# Exercises: Event Graph Modeling

### From Sigma

The models referred to in these exercises are SIGMA models.

## Batch Arrivals to a Queue

Assume that cars arrive at a drive-up fast food restaurant with equal probability of having 1, 2, 3, or 4 customers in the car. Assume that service takes between 25 and 35 seconds per customer and cars arrive every 1 to 3 minutes (both service and interarrival distributions are uniform). Modify this carwash event graph to model this system.

## Parameter Passing

In the following event graph, plot the values of X at times 0 to 6.5?

## Future Events List

In a simulated queue with one line and five parallel servers (like Bank1.MOD):

- What is the minimum number of events on the events list while the simulation is running?
- What type of event(s) does this minimum list contain?
- What is the maximum number of events on the list during a run?
- What type of event(s) does this maximum length list contain?

## Limited Waiting Space

Assume that the waiting line in BANK1.MOD has space for only 5 customers; there are three tellers. The maximum number of customers in the system is eight: three in service and five in line. Customers who arrive to find a full system are turned away. Change BANK1.MOD to reflect this constraint and re-run the first 30 customer service completions. Print your graph, output, and model. Record the number of arrivals that were turned away because the queue was full when they arrived. Again calculate the average waiting time for the first 10, 20, and 30 customers. Compute averages by hand or use a special statistics gathering vertex).

## A Two Server Queue

Consider a queueing system with a single line and two identical parallel servers. The resident entity model, BANK1.MOD, and the transient entity model, BANK2.MOD, on your SIGMA disk are simulations of such a system.

Modify BANK2.MOD to have a finite capacity in this system of a total of at most 10 customers (a maximum of two customers in service and eight waiting in line). Arrivals that occur when the system is full are turned away. Customer arrivals occur according to a Poisson process with a constant rate of 1.5 customers per minute. (This is the same as exponentially distributed interarrival times with a mean of 1/1.5 = 0.667, given by .667*ERL{1}.) Each server has an exponentially distributed service time with mean of 1 minute. The arrival and service processes are all mutually independent. The objective for studying this system is to estimate the distributions for the customer waiting times and distributions for the server utilizations.

- Give the entities in this system (tell which are resident and which are transient). Give the attributes of each entity. Also list the sets of entities with their owners and members.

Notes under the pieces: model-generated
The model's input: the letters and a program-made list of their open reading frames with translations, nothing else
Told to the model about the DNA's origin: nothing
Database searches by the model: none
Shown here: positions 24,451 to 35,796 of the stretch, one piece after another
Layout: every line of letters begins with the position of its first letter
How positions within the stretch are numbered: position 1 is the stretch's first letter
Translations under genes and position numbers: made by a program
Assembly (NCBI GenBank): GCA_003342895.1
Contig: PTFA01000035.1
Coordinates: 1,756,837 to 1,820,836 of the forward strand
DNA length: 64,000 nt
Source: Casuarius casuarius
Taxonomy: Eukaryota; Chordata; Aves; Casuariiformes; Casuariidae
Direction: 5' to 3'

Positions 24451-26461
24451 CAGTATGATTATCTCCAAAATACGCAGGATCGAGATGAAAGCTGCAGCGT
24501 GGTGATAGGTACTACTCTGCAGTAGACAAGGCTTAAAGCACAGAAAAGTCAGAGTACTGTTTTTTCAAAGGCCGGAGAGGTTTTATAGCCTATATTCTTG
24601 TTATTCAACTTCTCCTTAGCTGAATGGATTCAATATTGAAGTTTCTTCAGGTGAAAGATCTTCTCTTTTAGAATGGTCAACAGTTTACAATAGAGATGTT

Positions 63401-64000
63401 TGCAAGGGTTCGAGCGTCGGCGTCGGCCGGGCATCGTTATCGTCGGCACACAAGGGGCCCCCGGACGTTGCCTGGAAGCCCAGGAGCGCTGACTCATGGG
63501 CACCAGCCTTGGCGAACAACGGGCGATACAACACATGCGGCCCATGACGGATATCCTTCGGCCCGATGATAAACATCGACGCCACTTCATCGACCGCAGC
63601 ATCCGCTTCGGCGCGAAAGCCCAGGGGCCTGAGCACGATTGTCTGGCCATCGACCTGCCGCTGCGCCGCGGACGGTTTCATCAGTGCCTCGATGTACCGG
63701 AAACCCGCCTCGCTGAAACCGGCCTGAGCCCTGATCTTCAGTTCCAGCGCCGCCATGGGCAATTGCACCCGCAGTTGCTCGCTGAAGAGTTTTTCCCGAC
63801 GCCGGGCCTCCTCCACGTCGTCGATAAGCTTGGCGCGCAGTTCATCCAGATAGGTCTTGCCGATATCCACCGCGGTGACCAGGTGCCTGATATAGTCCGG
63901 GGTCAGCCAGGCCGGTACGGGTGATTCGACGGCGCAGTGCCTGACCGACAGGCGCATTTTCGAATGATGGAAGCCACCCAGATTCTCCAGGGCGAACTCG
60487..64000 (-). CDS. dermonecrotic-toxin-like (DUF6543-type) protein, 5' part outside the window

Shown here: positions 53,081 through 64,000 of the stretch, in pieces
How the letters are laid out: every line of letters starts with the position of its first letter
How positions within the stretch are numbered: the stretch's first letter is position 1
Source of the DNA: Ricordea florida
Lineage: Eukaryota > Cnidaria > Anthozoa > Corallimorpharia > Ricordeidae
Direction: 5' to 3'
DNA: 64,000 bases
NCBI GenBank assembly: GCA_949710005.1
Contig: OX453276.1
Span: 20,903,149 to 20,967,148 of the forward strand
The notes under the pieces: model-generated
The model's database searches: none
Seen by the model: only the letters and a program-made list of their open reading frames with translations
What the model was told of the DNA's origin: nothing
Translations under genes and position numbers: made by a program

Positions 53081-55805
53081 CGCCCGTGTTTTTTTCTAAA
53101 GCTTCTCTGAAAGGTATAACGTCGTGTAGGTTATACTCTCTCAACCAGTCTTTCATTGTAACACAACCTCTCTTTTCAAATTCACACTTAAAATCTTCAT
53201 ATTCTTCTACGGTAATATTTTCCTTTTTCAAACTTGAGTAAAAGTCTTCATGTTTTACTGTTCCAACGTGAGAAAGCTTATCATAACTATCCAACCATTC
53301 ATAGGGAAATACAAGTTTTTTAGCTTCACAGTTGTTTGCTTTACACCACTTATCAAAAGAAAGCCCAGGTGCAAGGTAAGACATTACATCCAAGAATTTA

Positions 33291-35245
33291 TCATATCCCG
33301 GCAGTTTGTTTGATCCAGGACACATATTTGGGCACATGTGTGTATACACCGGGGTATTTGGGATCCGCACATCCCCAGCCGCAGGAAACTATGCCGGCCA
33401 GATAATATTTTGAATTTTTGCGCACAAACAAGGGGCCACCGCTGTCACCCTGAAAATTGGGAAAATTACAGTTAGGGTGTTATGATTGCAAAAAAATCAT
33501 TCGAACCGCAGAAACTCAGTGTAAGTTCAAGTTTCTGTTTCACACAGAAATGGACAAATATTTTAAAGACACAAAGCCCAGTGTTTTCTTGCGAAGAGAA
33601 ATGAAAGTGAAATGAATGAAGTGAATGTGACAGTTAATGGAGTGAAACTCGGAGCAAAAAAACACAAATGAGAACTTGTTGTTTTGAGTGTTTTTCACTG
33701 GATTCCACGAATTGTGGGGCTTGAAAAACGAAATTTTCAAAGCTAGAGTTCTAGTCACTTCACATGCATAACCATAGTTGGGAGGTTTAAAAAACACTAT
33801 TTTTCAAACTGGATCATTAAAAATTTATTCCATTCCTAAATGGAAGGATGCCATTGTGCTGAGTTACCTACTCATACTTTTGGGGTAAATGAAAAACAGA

- List the events for this system. Give the state transformations for each event. Also give the conditions and delay times for scheduling each of the events. Show the relationships between events with an event graph.
- What event(s) should be scheduled initially to begin running this simulation for 100 simulated hours?
- What event(s) should be initially scheduled to run this simulation for 100 simulated customer service completions?
- What would happen if a customer tries to ENTER a full queue at the exact same time that another customer LEAVEs the server? Which of these two simultaneous events should be executed first?

## Sensitivity Analysis

Customers arrive at an ice cream parlor at a rate uniformly distributed between 2 and 6 minutes and are served at a rate uniformly distributed between 3 and 8 minutes. Model this queue. After 4 hours, what is the average length of the queue? If another scooper is hired, what is the average length of the queue? How many scoopers must be hired to keep the average length of the queue below 2 customers?

## Fast Food

Customers waiting for fast food are very impatient. If they see 4 or more people waiting in line already, they will not enter. At peak hours, customers arrive at a rate uniformly distributed between 0.5 and 3 minutes. With current processes, each customer can be served in 2 minutes. Can the processes be speeded up enough to make sure the store never loses customers? (no). Can we speed up service so that we have a very low probability of losing customers? (yes). What is the necessary processing time for a specified probability for losing a customer that you think is reasonable? Build a model that can be used to answer this question.

## Parameter Passing

Give the number and types of events that will be on the list of scheduled events at time 21.5 in the following event graph.

## A Bank

- Suppose that cars arrive at a bank's drive-through facility at a rate uniformly distributed between 2 and 10 minutes and each transaction requires 3 minutes. Model this queue.
- Now suppose that the bank added two more identical tellers and customers arrive at each one at a uniform rate between 5 and 15 minutes. Model this situation by modifying your answer for (a).

## The Post Office